'Smart' male chastity device vulnerable to locking by hackers: researchers
A security flaw in an internet-connected male chastity device could allow hackers to remotely lock it—leaving users trapped, researchers have warned.
The Cellmate, produced by Chinese firm Qiui, is a cover that clamps on the base of the male genitals with a hardened steel ring, and does not have a physical key or manual override.
The locking mechanism is controlled with a smartphone app via Bluetooth—marketed as both an anti-cheating and a submission sex play device—but security researchers have found multiple flaws that leave it vulnerable to hacking.
"We discovered that remote attackers could prevent the Bluetooth lock from being opened, permanently locking the user in the device. There is no physical unlock," British security firm Pen Test Partners said Tuesday.
"An angle grinder or other suitable heavy tool would be required to cut the wearer free."
The firm also found other security flaws in the Cellmate—listed for $189 on Qiui's website—that could expose sensitive user information such as names, phone numbers, birthdays and location data.
"It wouldn't take an attacker more than a couple of days to exfiltrate the entire user database and use it for blackmail or phishing," PTP's Alex Lomas wrote in their report on the device.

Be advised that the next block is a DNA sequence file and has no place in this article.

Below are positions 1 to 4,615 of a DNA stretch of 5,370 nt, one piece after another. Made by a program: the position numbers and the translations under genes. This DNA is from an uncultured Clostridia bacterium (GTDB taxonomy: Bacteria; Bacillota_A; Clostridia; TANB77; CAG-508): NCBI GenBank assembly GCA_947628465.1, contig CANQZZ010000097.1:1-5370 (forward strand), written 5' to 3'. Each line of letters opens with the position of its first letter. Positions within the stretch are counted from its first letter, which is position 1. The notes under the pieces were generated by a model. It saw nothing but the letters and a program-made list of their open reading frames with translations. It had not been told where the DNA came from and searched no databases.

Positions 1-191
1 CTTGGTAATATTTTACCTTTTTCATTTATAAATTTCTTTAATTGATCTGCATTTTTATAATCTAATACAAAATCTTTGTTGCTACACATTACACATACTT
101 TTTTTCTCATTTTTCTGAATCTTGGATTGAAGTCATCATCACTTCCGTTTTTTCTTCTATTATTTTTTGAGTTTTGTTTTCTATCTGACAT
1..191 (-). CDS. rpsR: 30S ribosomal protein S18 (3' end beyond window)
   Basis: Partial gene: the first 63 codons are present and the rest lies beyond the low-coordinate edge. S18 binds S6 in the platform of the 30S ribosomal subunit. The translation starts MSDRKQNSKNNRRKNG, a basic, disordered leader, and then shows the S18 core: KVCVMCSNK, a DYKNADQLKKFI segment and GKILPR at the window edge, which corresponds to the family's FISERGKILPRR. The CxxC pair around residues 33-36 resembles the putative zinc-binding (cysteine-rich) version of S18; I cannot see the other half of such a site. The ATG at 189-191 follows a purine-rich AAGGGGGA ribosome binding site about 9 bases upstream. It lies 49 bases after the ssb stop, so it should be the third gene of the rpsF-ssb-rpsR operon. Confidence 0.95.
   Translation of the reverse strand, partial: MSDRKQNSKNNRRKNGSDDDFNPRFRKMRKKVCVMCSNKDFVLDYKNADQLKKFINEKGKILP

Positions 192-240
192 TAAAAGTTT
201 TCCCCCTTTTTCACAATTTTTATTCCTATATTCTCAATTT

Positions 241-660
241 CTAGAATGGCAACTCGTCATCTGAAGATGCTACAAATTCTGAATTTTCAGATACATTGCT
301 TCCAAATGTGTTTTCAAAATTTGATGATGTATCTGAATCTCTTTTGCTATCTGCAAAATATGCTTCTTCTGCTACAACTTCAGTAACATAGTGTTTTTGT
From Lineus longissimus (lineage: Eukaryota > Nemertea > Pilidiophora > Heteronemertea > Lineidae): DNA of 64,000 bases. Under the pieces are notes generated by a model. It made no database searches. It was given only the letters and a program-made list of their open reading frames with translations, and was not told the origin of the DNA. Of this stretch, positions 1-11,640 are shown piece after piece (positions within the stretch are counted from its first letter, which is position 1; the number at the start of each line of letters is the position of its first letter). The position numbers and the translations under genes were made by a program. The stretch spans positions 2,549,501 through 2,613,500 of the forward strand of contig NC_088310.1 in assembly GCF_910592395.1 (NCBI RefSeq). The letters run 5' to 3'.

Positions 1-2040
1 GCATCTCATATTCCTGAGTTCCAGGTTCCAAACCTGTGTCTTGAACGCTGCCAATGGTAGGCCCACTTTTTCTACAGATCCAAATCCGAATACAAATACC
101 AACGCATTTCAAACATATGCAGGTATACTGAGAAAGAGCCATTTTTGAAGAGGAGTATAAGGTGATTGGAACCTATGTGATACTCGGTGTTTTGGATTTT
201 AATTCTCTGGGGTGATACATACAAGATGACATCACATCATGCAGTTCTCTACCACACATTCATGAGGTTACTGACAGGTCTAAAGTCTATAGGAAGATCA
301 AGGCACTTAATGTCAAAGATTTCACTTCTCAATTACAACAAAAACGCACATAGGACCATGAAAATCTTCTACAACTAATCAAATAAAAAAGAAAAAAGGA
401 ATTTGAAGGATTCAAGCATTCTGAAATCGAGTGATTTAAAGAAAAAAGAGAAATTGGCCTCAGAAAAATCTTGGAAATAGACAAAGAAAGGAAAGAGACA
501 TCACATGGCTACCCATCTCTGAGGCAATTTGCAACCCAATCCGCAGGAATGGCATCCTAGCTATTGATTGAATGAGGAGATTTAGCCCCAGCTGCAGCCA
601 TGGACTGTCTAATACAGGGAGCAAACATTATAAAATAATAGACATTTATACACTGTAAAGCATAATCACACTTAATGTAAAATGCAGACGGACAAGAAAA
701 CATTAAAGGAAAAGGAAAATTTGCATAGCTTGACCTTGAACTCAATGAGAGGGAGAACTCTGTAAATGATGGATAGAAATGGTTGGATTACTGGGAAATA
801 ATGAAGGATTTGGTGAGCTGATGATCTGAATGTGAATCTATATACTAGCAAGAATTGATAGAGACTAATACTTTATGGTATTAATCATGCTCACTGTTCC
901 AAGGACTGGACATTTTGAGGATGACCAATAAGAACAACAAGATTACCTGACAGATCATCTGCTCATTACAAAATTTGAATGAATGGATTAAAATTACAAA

"A number of countries have oppressive laws that may expose users of these types of devices to unwarranted interest from law enforcement and bigots."
Qiui did not immediately respond to AFP's request for comment.
PTP said it reached out to Qiui in April this year, identifying the flaws.
Qiui fixed most of the issues by updating the software, but left the older version active and its users still vulnerable, PTP added, saying other researchers had found similar issues.
Such smart sex toys and devices are among the wave of new "internet of things" products and appliances introduced in recent years that are online and capable of being operated remotely.
Their connectivity has also made them vulnerable to security breaches and privacy violations.
In 2017, the Canadian maker of a smart vibrator agreed to a multi-million-dollar settlement after it was sued for collecting sensitive user information, though it did not admit any wrongdoing.
Next year, cybersecurity firm SEC Consult reported multiple vulnerabilities that hackers could exploit to hijack and control a smartphone-controlled vibrator called Vibratissimo. Sensitive user data was also left exposed.
© 2020 AFP